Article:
When I heard that Bethesda, the company behind the Elder Scrolls series, was going to be responsible for Fallout 3, I was more than a little skeptical. Now, I have nothing against Bethesda. I loved what I played of Daggerfall, I loved Morrowind, and I loved Oblivion. Their games have always had their fair share of quirks, but they never failed to suck me in. I played Morrowind for over two hundred hours before I put it down for good, and I played Oblivion for about a hundred and sixty. No other single player game can match that sort of longevity. But despite my love for the company, their decision to carry on the long-extinguished Fallout torch seemed like an odd one. The first two Fallout games are known for their unique atmosphere, great voice-acting, memorable characters, and interesting combat. The latter three traits are ones that Bethesda has never nailed down, and while the company showed they can make a memorable world with Morrowind, that was some time ago. Many long-time fans of the series Fallout also expressed these concerns. Would it simply be Oblivion with guns, or would the game stand on its own?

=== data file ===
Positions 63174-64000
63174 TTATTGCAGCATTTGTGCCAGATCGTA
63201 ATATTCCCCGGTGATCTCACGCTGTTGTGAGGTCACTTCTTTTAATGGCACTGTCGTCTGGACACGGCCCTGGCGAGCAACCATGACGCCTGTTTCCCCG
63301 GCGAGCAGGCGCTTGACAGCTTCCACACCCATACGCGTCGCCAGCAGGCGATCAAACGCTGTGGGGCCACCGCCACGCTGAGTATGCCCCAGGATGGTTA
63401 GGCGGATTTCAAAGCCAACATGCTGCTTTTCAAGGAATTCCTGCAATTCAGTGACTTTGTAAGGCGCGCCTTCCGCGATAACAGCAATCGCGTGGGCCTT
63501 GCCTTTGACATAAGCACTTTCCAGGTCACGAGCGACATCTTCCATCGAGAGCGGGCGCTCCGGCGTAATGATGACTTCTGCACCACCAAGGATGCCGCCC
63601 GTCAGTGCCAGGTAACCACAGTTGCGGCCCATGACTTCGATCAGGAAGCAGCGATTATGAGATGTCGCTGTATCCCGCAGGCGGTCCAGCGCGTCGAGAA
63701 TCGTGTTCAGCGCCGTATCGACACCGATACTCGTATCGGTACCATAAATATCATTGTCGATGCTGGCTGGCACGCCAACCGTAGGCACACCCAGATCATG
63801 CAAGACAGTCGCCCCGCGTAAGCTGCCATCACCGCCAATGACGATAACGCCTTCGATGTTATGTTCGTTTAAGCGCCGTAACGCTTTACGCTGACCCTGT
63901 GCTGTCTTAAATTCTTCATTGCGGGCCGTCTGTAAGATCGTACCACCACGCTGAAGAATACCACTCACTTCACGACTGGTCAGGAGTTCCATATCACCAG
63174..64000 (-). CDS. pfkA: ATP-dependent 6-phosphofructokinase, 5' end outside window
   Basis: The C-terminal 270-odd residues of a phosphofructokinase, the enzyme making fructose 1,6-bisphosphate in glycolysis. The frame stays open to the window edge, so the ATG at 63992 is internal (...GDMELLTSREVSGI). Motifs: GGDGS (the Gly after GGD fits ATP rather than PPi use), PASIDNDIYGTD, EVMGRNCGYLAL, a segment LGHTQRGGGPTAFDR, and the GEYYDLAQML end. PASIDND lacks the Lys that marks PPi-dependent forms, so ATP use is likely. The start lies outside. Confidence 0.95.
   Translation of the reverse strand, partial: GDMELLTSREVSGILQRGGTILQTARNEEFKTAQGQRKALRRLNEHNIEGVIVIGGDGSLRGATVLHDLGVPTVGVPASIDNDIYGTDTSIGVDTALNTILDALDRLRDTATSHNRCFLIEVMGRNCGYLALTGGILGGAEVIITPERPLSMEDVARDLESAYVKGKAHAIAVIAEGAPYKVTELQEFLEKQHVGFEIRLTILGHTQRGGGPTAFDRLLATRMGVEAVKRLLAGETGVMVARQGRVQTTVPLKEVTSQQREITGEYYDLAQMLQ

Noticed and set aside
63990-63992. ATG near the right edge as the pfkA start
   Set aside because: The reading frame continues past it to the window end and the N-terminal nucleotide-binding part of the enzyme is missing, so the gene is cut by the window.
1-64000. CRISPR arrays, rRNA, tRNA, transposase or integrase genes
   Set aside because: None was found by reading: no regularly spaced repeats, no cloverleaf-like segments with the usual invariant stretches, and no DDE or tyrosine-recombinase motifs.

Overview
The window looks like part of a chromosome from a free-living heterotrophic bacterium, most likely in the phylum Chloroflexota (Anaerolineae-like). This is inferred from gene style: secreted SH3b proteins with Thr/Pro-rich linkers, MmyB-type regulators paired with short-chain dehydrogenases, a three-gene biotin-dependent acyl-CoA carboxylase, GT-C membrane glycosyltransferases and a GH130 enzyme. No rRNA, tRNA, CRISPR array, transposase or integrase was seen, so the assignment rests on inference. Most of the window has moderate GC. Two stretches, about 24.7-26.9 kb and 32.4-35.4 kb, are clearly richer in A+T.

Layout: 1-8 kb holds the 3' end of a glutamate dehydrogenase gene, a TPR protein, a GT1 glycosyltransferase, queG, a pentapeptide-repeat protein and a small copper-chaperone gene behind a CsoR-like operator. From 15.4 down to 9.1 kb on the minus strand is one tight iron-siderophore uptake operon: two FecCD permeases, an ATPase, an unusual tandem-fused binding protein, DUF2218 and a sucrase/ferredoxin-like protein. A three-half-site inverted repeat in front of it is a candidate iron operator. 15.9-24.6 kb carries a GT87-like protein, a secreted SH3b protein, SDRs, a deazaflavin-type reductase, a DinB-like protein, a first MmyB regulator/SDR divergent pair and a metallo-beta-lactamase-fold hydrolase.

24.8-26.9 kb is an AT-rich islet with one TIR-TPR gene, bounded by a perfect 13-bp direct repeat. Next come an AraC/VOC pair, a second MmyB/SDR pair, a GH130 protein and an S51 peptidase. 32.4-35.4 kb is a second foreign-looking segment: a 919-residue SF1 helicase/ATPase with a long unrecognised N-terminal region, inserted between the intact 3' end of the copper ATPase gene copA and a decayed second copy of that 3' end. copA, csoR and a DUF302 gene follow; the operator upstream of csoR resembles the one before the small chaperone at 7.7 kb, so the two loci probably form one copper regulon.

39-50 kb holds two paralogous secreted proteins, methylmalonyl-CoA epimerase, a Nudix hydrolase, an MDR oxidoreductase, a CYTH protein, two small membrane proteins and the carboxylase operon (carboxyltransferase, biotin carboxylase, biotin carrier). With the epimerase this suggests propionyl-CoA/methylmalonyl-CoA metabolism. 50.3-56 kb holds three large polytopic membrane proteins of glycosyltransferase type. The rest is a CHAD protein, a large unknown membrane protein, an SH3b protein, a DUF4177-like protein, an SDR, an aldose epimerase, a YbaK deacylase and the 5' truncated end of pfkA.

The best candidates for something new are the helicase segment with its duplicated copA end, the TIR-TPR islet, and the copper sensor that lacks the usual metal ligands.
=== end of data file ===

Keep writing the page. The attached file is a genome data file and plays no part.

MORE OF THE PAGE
As it turns out, answering that rather black-and-white question is difficult, as the the game has numerous hits, but also a few misses. Fallout 3 literally begins at your birth; you hear a heartbeat, and you’re in a cold, bright world, your father proudly looking on. The first half-hour to hour of game-play is spent in a prolonged introduction and tutorial nestled in the strangely Orwellian Vault 101. This sequence covers your childhood, allows you to select your skills and stats, and introduces you to your Pipboy, a sort of PDA which is used to manage your health, stats, inventory, and quests. Though longer than I would have liked, this intro is incredibly well done, and it immediately dispels any notion that Fallout 3 is destined to be as poorly written or voiced acted as Bethesda’s previous efforts. In fact, the introduction sequence of this game is far better than what can be found in either of the previous Fallout games, both of which were inflicted with boring, and in the case of Fallout 2, annoyingly difficult tutorials. The introduction can also be significantly reduced if you make the correct choices, which means that you won’t be forced to waste a significant amount of time getting into the meat of the game when you start a new character.